Interview with Christian Yelich

In your senior yearbook you were voted “Most likely to be famous.” And now that you’re actually famous, what’s it like reflecting on how far you’ve come?

I don’t know if I’m actually famous or not, it was one of those things, where I’m sure that you guys still do today, where everyone votes on in the yearbook superlatives for the year and that happened to be mine and it was a joke at the time, obviously a lot of stuff has taken place in the last 10 years.

How would you describe yourself in high school … were you involved in anything, did you go to any games or dances or anything?

Yeah, you have the homecoming stuff and prom and all that. I think I went to a few basketball games back in the day, football games, just do all the normal high school stuff, hung out with my friend, did all the same things you guys probably are still doing. It was a good time, for sure, and it’s really the last time that you guys get to hang out with the people you grew up with your entire life, because once you graduate high school, everyone goes to college, they go to do their own thing, so yeah I remember really enjoying that.

What was your perspective in high school about baseball; did you always want to go pro?

Originally I just wanted to try to go to college, like see if I could go to school, get a scholarship, use it as a way to get free education. I don’t think I knew I had a chance to go pro probably until senior year, right around there: junior, senior year. Because, you know I was going to go to school unless I was drafted high enough where it was worth it to not go to college which I ended up being but I didn’t know I was going to have the possibility to do that until mid way through my senior year and even then I didn’t make the decision until the end of August and so I almost really ended up going to college, and it ended up working out.

What kind of role did baseball play in your life? Was it something you focused on your entire high school? Was it the main focus?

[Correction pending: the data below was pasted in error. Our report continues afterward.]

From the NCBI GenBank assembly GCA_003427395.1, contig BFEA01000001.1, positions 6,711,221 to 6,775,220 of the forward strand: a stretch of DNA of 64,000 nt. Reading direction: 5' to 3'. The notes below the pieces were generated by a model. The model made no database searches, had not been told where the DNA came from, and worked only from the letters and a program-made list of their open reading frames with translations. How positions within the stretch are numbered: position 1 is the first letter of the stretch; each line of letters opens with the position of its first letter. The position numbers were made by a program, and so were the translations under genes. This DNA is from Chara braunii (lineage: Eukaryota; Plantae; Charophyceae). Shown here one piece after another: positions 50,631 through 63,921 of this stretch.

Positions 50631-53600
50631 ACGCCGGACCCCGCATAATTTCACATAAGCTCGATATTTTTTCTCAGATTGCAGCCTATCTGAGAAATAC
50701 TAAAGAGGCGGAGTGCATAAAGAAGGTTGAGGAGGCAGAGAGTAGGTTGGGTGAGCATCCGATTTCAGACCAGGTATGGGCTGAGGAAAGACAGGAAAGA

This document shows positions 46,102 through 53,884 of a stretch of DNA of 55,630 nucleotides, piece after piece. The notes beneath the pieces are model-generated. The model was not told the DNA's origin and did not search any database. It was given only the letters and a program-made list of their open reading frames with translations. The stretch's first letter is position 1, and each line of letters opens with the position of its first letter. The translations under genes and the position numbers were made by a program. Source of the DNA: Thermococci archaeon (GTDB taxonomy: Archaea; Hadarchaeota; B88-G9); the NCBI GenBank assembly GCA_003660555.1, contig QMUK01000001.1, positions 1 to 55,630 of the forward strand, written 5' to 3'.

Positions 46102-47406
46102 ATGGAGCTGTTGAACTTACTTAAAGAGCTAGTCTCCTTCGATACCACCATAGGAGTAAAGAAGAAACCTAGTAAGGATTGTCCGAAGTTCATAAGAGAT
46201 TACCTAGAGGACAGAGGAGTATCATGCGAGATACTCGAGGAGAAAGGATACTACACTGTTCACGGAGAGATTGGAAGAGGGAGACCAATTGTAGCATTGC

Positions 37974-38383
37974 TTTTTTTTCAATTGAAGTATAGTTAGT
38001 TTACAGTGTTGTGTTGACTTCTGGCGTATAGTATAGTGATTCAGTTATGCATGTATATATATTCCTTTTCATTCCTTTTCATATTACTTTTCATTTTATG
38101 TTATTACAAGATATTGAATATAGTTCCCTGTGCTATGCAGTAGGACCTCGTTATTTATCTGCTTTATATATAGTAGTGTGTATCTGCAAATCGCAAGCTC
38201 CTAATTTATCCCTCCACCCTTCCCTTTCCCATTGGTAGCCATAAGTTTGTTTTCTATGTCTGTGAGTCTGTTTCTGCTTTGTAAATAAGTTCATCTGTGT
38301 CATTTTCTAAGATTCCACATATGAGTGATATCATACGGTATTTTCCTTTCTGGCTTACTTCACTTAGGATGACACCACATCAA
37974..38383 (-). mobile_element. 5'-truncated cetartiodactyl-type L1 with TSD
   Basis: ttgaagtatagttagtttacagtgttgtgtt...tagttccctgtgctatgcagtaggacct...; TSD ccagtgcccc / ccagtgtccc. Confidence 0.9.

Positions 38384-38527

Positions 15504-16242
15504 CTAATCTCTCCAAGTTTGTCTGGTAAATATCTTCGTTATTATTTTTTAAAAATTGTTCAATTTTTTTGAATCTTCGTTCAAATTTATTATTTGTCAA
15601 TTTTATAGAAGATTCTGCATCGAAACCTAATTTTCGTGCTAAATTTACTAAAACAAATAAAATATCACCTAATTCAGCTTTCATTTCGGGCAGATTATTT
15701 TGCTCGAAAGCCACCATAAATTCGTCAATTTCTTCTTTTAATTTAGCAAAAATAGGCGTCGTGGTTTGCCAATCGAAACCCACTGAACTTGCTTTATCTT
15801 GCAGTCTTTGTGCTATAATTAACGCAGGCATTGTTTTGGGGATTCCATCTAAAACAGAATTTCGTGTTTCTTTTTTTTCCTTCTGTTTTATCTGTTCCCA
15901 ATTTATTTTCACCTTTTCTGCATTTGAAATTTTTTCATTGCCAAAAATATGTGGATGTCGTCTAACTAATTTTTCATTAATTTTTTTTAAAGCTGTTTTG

Yeah, I mean it wasn’t anything to where I still didn’t enjoy life and being a high school student. You have to be dedicated to it if you want to perform at that level. To make that level, you have to make sacrifices and you can’t do the things that a lot of other people do in high school, but I still felt like I had a relatively normal high school experience and towards the end was when it was becoming abnormal: I got drafted and still had like three or four weeks of school left, that’s when it got a little weird, but before that it was all good, it was normal.

Is there anything you’d tell your newly drafted, 18-year old self?

Probably just to just enjoy the process. I think you get just so caught up … it happens in everybody’s life whether you’re in sports or in life is that I think you get so caught up in the end goal, where you want to be in life, where you want to make it to and you don’t necessarily enjoy the journey and everything that comes along with it. You don’t live in the moment as much as you should and you know, you get there and everything happens so fast. It goes by so quickly once you graduate. I’d probably try to enjoy it a lot more instead of being so worried or so stressed about certain aspects. I’m not saying I didn’t enjoy it because I really did. Because once it happens, it happens and it goes by really quick, you just want to enjoy it and everything that comes along with the journey that gets you to your end goal, good and bad.

You started the campaign “California Strong” with your teammates [Ryan Braun and Mike Moustakas]. What was your initial thought in starting that campaign, and why did you think it was so necessary to do something major, like a campaign?